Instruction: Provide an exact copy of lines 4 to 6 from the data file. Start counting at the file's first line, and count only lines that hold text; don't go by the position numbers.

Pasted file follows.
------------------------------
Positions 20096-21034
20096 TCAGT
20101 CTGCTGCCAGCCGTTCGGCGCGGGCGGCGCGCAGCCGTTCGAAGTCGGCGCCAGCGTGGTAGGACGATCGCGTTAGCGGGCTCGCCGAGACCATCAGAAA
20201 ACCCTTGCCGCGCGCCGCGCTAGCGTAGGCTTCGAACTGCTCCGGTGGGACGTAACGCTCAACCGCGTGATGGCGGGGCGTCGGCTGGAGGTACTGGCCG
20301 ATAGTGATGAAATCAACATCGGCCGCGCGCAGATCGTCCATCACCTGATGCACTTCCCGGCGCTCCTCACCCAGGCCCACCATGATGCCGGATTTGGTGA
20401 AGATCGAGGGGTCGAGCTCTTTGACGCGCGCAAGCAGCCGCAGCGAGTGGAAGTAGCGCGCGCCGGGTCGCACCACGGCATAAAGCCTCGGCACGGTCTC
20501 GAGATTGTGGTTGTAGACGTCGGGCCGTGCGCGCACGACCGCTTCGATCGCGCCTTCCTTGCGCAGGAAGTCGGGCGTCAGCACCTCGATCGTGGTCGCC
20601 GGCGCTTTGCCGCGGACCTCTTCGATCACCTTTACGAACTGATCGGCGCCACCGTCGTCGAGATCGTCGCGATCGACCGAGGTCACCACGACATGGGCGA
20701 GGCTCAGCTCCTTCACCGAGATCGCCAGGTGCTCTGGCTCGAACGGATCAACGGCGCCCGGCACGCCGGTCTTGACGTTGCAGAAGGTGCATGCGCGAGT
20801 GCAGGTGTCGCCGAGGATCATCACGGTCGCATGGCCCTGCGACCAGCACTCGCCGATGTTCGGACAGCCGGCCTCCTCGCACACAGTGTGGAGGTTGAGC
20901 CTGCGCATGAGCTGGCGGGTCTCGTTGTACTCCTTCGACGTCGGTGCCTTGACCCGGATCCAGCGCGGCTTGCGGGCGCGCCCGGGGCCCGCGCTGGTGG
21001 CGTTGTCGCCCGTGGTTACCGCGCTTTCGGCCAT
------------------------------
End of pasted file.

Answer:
20201 ACCCTTGCCGCGCGCCGCGCTAGCGTAGGCTTCGAACTGCTCCGGTGGGACGTAACGCTCAACCGCGTGATGGCGGGGCGTCGGCTGGAGGTACTGGCCG
20301 ATAGTGATGAAATCAACATCGGCCGCGCGCAGATCGTCCATCACCTGATGCACTTCCCGGCGCTCCTCACCCAGGCCCACCATGATGCCGGATTTGGTGA
20401 AGATCGAGGGGTCGAGCTCTTTGACGCGCGCAAGCAGCCGCAGCGAGTGGAAGTAGCGCGCGCCGGGTCGCACCACGGCATAAAGCCTCGGCACGGTCTC